Tag Archives: traveling

Quick Stop to DC, or How I Learned to Anticipate Gentrification

trans character writing panel imageI just jumped into DC this weekend after an absence of a few years, taking a quick flight from Detroit while we’re still on vacation to attend an LGBTQ book festival on U Street. It’s been truly fantastic to see old friends and have the kinds of sincere conversations that are hard to find with people one meets in one’s forties instead of in one’s more vulnerable youth. I suppose we erect sturdy fortresses in the interim, but I’m not sure why or if that’s helpful for us.

The OutWrite festival was successful, and here it is only in its fourth year. It would have been nice to know before I left Walla Walla that I’d be responsible for bringing my own books to sell, because then I’d have had more than my reader’s copy with me. (Crossing fingers the Internet pulls through for me and people shop online to get them.) I was grateful to see so many familiar faces, people I’ve known from when I lived in the District and did earlier activism there, and get to meet some new folks who are doing interesting work in LGBT literature. Read More…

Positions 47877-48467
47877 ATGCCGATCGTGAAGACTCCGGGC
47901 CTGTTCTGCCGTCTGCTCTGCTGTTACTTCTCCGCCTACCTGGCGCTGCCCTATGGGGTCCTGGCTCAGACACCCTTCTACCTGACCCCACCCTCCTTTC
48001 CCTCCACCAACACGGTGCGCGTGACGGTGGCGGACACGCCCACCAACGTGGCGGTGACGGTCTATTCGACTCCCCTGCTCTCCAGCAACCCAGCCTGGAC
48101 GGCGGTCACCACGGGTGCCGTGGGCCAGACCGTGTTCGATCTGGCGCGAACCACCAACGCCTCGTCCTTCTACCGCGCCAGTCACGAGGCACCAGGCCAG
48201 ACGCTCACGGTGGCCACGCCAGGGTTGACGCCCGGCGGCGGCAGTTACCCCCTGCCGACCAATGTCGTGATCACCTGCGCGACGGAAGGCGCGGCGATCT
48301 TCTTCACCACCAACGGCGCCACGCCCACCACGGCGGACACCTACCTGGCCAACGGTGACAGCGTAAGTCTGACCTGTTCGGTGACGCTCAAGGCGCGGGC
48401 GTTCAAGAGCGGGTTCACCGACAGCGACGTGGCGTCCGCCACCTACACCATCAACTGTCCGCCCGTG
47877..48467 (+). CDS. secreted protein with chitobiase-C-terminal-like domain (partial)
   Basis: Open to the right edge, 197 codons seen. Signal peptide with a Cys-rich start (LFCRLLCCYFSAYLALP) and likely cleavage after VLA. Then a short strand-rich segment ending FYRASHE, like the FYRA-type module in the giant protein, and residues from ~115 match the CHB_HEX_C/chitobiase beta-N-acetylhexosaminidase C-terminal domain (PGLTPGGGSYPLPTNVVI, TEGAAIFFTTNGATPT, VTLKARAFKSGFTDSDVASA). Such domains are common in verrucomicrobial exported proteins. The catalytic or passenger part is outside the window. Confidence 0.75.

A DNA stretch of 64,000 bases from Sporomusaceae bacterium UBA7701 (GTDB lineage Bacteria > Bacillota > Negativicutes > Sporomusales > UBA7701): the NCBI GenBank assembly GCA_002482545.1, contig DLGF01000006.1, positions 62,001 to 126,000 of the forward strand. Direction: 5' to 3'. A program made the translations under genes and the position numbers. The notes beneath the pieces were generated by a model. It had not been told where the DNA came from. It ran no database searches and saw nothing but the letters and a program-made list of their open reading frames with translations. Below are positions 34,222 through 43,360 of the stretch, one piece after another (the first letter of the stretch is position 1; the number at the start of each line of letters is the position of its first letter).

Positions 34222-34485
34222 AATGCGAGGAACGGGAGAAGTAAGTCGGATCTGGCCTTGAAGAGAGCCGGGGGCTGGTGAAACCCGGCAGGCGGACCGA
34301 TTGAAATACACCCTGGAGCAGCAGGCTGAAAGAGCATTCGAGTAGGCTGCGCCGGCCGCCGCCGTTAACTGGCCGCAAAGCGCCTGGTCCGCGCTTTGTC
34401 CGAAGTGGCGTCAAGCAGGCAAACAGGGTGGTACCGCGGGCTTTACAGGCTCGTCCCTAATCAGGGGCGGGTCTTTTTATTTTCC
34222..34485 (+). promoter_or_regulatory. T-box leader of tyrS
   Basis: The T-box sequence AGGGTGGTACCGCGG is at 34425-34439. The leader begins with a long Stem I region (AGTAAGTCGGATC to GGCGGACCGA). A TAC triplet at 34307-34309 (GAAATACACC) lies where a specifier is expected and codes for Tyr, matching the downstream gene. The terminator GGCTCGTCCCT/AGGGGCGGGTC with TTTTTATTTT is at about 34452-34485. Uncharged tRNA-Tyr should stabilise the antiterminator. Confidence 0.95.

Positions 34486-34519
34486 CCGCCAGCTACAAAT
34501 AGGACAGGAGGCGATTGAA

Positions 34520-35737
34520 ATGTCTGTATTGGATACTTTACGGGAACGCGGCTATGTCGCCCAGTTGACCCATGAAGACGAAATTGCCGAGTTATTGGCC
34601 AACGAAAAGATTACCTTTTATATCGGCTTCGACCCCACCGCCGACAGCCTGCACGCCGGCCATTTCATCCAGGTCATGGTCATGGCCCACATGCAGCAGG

The “Passive-Aggressive” Note Thing & Just How Problematic It Is

TRIGGER WARNING for conversations and content about rape culture and sexual violence and intimidation.

In the midst of the Thanksgiving gratitude Facebook posts, reminders that the holiday is an aggrandizement of genocide against Native Americans, and pictures of turkeys, a little story about airline travelers made the viralways on social media. It detailed the hostilities between a producer of The Bachelor and a private citizen in seat 7A as their flight, delayed, sat on the tarmac.

Elan Gale, the Hollywood producer, opened with a tweet that seemed humorous at first:

screen capture of Elan Gale tweet

It’s sarcastic and not particularly sensitive, but it goes to the frustrations and anxieties that many of us have when traveling in an airline system that hasn’t been passenger-focused in a long time. But thinking about it more carefully, there are only some people who can afford to travel by air. Some others of us either take the bus or the train, drive a shorter distance that doesn’t break our budget, or stay home. So already this is a conversation between relatively entitled people.  Read More…

Throat Afire